SOS UK meets new UK govt

There is concern that any possible spectrum reallocation compensation scheme could prove to be no more generous than the terms originally proposed by Ofcom.
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Last Wednesday (14 July) saw Save Our Sound UK representatives discuss the scope of the possible spectrum compensation scheme with HM Treasury officials. While SOS UK was informed that the Treasury and BIS (Department for Business Innovation and Skills) are trying to identify the most appropriate approach to compensation for PMSE (performance making & special events) users, there are fears that its scope could be no greater than that originally proposed by Ofcom - the reason for launching the Save Our Sound UK campaign in the first place.

In a press statement, SOS UK said that, "on current evidence", Government would appear to be pursuing the existing line that only Channel 69-capable equipment would qualify and that compensation levels would be based on the residual value of equipment. The effect of this would be

to exclude owners of equipment that does not tune to Channel 69 but will still be rendered redundant as a result of PMSE's eviction from Channels 31-37 and 61-68. Additionally, owners of Channel 69 equipment would end up receiving a "small fraction" of the true value of their equipment.

Accordingly, SOS UK is concerned that the current administration may not align itself with the previous Government's position that any compensation package should leave the PMSE sector 'no better, no worse off.' With final decisions now pending, campaign organisers are urging supporters to contact their MPs as a matter of urgency to highlight the issues and ask them to pursue a satisfactory outcome for the PMSE sector.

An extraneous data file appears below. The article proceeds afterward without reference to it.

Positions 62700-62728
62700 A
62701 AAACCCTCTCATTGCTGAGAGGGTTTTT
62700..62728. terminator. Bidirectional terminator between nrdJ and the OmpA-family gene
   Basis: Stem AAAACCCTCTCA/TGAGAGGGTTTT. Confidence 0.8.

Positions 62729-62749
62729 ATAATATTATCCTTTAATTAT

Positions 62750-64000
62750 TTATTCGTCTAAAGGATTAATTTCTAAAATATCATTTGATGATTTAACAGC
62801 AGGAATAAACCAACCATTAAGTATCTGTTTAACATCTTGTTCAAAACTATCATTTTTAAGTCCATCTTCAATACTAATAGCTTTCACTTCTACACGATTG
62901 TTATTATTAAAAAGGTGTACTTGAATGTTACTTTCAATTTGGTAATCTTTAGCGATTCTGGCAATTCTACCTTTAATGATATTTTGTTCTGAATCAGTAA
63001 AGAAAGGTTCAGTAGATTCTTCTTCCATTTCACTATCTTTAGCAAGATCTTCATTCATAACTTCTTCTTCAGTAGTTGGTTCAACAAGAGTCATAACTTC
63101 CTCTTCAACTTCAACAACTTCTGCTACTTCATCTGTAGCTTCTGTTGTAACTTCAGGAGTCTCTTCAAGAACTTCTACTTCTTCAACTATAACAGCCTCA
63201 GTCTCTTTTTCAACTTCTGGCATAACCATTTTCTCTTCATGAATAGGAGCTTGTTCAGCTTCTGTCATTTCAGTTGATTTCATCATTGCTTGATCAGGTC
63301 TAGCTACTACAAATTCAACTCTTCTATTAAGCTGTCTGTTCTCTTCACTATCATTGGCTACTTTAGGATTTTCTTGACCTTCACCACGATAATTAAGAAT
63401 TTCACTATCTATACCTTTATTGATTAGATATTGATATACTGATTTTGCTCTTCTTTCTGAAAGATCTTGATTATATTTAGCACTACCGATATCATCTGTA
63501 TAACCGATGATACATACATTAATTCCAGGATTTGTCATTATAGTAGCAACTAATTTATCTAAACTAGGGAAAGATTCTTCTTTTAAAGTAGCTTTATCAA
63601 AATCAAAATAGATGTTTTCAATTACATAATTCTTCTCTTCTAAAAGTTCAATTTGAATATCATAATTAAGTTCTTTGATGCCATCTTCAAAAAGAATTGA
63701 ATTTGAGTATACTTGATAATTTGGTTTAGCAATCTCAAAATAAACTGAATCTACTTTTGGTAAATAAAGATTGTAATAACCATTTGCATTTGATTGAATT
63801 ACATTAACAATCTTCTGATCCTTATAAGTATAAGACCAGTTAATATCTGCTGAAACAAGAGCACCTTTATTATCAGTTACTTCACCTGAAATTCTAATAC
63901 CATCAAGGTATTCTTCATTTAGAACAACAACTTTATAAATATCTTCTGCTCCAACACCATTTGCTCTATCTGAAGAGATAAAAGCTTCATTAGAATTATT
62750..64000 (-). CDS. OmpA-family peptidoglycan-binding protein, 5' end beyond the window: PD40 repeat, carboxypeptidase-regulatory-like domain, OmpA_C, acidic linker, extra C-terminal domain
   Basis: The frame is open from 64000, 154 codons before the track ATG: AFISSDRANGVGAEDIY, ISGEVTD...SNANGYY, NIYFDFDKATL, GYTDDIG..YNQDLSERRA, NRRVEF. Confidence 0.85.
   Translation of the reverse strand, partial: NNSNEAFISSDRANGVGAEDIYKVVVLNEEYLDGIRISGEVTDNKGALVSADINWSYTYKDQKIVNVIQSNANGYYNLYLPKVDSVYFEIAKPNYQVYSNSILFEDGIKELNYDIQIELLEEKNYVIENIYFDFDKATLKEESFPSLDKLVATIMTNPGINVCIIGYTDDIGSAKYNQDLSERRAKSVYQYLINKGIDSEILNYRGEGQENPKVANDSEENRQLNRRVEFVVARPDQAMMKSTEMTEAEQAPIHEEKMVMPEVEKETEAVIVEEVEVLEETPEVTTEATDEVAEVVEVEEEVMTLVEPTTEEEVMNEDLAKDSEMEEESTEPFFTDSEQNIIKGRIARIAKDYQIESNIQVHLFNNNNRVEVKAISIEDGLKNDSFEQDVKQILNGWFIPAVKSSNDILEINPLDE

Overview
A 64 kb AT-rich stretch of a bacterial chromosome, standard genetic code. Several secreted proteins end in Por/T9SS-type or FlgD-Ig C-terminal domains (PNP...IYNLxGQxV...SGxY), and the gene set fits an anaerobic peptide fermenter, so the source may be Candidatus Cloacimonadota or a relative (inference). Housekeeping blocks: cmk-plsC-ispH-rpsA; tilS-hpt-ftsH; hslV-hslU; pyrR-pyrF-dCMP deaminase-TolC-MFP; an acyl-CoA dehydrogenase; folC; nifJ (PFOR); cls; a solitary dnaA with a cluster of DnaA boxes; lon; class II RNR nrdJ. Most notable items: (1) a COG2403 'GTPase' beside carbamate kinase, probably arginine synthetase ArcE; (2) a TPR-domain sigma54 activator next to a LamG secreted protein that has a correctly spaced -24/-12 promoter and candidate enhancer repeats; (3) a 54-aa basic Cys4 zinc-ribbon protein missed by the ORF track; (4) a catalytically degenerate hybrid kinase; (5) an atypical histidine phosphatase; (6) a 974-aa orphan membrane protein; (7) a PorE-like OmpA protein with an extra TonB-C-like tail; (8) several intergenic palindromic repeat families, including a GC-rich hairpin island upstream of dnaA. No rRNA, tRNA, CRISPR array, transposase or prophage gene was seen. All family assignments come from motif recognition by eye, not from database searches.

Promoter Harvey Goldsmith (pictured) is among the leading public figures to have declared their support for the Save Our Sound UK campaign.


SOS meets new UK Govt

There is concern that any possible spectrum reallocation compensation scheme for PMSE wireless system users could prove to be no more generous than the terms originally proposed by Ofcom.


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New spectrum threat for UK PMSE

UK: Contrary to previous expectations, Ofcom is to propose a long-term "migration" from channel 69, writes David Davies. The latest move - which will undoubtedly be regarded as a further blow to the interests of PMSE (performance making & special events) users post- digital switchover (DSO) - follows the historic decision by the International Telecommunication Union at last November's World Radiocommunication Conference in favour of the re-allocation of UHF 790-862MHz (channel 61-69) in region 1, which is defined as Europe and Africa.

UK government to 'meet the costs' of PMSE ch69 migration

UK: But the final version of Lord Carter's Digital Britain report does not confirm the final destination for PMSE, writes David Davies. As expected, the report endorses Ofcom's recommendation that channels 61, 62 and 69 - the last-named home to the vast majority of current wireless radio systems - be cleared to make way for next generation mobile telecommunications services.